Since the 1920s, sunglasses have been more than just a way to protect our eyes from the sun. Movie stars started wearing them making them a fashionable item. Over the span of a century, the world has seen different types of sunglasses: from round and distinct to huge fashionistas. Here is a list of some of our favorite iconic sunglasses. And you, which ones do you prefer?
A distinct type of sunglasses that is still very popular today. The Aviator model was originally designed for American pilots in 1937 by Bausch & Lomb Ray-Ban. With a copper frame, double bridge, and lenses three times the size of the eye socket, they have a unique and refined design. Originally they had to make sure that as little light as possible entered the pilots’ eyes.
These round sunglasses, sometimes also called “John Lennon glasses“, were especially popular and iconic sunglasses in the late 1960s. These days they have regained popularity mainly thanks to the hipster scene, even if the term “tea shades” is not used that much.
The popular Ray-Ban Clubmaster is a type of Browline sunglasses, famous for its distinctive eyebrow accentuating frame. It was a very popular model between 1950 and 1960, worn by Malcolm X and Vince Lombardi, and later, in 1980, by Bruce Willis and Kevin Costner.
Perhaps the most popular model of all time, ever since Ray-Ban introduced it in 1956. They were popular between 1950 and 1960 and regained popularity during the 1980s thanks to a product insertion agreement. Between 1982 and 1987, Ray-Ban sunglasses appeared in over 60 films and television shows per year, one of the most notable being “Risky Business” in which Tom Cruise wore a sporty Wayfarer model.
The Cat-Eye model was very popular in the 1950s and 1960s, of course in combination with the classic beehive hairstyle. Characters like Audrey Hepburn and Marilyn Monroe loved wearing it. Although it has been completely out of the picture for a while, this model has recently made a comeback, only bigger and more than before.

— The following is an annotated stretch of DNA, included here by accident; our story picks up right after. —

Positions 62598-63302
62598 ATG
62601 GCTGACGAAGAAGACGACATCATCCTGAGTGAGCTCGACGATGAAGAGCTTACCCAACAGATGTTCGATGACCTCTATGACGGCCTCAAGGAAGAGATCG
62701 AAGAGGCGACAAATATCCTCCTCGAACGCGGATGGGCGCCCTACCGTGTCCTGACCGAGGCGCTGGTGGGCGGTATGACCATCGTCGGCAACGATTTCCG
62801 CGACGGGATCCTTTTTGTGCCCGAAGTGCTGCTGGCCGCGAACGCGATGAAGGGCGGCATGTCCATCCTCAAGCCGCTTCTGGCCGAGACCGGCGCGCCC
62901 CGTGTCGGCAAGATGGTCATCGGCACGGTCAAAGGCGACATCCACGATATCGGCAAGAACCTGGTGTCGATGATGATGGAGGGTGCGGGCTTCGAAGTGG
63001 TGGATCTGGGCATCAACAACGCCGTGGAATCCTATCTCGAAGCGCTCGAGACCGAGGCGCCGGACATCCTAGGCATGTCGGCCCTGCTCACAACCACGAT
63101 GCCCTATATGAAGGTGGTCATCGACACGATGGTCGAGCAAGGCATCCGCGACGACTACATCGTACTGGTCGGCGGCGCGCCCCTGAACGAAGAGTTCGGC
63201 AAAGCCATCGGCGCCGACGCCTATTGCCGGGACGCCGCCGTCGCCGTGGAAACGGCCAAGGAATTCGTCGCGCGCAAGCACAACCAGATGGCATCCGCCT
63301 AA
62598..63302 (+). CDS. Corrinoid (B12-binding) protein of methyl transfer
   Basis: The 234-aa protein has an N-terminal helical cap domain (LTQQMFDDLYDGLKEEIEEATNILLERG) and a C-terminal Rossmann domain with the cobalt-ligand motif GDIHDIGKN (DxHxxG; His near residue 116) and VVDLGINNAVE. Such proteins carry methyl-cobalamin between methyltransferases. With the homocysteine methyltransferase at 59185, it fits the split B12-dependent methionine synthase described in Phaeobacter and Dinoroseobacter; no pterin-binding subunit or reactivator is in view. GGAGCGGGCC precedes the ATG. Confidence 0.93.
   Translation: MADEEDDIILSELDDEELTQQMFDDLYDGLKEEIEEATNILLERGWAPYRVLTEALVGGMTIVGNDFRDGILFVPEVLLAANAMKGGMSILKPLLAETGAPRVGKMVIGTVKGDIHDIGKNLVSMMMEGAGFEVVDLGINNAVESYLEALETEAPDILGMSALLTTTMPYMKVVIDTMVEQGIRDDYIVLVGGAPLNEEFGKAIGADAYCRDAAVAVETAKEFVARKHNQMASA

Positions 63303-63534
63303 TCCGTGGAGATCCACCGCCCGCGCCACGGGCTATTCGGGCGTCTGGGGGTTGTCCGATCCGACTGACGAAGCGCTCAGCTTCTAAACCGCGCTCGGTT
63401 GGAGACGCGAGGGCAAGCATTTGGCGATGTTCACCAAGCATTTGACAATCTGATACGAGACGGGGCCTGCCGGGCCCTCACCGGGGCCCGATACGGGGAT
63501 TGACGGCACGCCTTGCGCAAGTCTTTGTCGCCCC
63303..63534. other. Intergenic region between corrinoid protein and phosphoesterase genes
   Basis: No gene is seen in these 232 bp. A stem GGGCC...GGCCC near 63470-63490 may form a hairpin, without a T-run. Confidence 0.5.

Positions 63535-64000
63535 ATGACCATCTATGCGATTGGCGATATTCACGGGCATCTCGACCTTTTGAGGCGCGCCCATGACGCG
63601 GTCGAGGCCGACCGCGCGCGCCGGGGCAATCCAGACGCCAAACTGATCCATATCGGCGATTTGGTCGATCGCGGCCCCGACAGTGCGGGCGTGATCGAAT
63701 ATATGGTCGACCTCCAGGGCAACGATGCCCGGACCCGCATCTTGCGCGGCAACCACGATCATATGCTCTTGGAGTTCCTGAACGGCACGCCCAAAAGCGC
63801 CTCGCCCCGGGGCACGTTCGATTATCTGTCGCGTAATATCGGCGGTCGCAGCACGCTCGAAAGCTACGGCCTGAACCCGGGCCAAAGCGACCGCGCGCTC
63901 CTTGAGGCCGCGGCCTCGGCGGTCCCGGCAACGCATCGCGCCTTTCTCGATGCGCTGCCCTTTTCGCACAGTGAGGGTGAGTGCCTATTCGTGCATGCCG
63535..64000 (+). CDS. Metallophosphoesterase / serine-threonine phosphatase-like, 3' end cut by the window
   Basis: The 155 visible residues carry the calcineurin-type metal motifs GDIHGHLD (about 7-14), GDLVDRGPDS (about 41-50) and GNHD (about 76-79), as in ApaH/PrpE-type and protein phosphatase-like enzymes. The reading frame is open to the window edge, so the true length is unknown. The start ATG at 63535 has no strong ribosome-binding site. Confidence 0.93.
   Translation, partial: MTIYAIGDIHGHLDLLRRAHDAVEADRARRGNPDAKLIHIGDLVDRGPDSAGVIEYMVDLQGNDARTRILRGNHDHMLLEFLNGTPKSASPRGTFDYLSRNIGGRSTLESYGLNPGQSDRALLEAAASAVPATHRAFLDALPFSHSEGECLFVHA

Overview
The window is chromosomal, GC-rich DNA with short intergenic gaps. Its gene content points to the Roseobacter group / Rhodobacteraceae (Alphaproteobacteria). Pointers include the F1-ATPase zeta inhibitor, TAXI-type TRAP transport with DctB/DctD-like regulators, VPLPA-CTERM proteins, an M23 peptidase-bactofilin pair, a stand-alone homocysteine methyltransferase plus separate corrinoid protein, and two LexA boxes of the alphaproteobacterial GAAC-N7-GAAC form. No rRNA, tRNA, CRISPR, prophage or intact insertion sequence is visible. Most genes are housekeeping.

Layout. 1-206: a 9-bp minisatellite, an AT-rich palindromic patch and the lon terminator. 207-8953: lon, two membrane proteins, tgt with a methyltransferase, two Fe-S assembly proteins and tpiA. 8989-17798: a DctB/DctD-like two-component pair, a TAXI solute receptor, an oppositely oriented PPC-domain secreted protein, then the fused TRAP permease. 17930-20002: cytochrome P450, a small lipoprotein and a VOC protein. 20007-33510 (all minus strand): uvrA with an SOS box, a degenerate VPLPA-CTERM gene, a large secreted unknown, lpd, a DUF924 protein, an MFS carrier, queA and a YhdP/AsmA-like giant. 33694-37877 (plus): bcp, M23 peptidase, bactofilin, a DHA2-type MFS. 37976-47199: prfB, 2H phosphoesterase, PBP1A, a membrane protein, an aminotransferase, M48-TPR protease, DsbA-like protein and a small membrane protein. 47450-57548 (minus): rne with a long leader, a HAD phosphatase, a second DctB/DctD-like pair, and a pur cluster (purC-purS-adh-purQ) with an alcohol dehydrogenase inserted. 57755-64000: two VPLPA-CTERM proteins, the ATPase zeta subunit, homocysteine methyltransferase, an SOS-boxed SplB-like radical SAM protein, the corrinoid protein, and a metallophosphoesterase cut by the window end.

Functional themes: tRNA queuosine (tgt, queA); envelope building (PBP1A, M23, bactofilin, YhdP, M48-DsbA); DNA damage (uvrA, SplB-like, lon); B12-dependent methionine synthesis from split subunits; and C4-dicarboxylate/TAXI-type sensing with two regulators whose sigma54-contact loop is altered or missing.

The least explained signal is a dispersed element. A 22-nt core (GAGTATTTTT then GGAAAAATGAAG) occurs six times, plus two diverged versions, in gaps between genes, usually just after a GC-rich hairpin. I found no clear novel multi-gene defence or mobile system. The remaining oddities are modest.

The sunglasses oversized models are a favorite with celebrities, probably because they can conceal part of their face behind the huge glasses. But that’s not the only advantage! Thanks to their large size, a larger part of the face are protected from the sun and they also make the wearer’s nose smaller. Jackie Os is perhaps the most famous type of oversized glasses. This model is named after Jackie Kennedy Onassis who wore them quite often in the 1960s.
Novelty is one of the iconic sunglasses and a mix of joy, creativity, and the latest trends. Whether they have a frame in the shape of stars or chains instead of normal lenses, with Novelty sunglasses you can certainly get noticed. This is a great piece for collectors (although perhaps not very valuable), in fact, many iconic models are associated with a specific period in history.
Since the 1940s, some sunglasses have been equipped with a reflective optical coating that makes the lenses look like mirrors. Due to their popularity among American cops, mirrored Aviator sunglasses are often referred to as “cop shades”. These sunglasses appeared in “Nick Cold Hand” (1967) worn by the “man without eyes”.
Yes, these flip-up sunglasses were considered very cool in the 1990s. They are mostly practical and are sometimes worn to give a comic effect, but one thing is certain: wearing them does not go unnoticed. You’ve probably seen them in “Everybody in College,” the sitcom in which flip-up sunglasses were the signature accessories of Dwayne Wayne, played by Kadeem Hardison.
The wrap-around sunglasses have a streamlined design that looks like it’s made to allow you to travel faster but is actually designed to provide maximum protection against the sun. This type of sunglasses became popular in 1970 thanks to Eastwood’s performance in “Inspector Callaghan: The Scorpio Case Is Yours!”. Yoko Ono has transformed oversized wraps into a fashionable accessory. Chopard wrap-around jewel-glasses, with real diamonds, cost around a quarter of 1 million euros.
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